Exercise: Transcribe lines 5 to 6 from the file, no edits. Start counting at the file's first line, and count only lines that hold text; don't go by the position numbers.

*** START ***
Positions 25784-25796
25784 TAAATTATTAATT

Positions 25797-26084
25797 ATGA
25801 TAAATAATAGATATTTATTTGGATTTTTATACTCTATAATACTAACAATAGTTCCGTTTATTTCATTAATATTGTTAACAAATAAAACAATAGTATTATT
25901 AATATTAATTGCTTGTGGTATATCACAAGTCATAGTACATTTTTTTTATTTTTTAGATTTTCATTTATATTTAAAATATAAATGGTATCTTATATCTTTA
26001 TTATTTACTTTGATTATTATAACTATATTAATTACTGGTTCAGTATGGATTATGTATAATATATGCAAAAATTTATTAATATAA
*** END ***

25801 TAAATAATAGATATTTATTTGGATTTTTATACTCTATAATACTAACAATAGTTCCGTTTATTTCATTAATATTGTTAACAAATAAAACAATAGTATTATT
25901 AATATTAATTGCTTGTGGTATATCACAAGTCATAGTACATTTTTTTTATTTTTTAGATTTTCATTTATATTTAAAATATAAATGGTATCTTATATCTTTA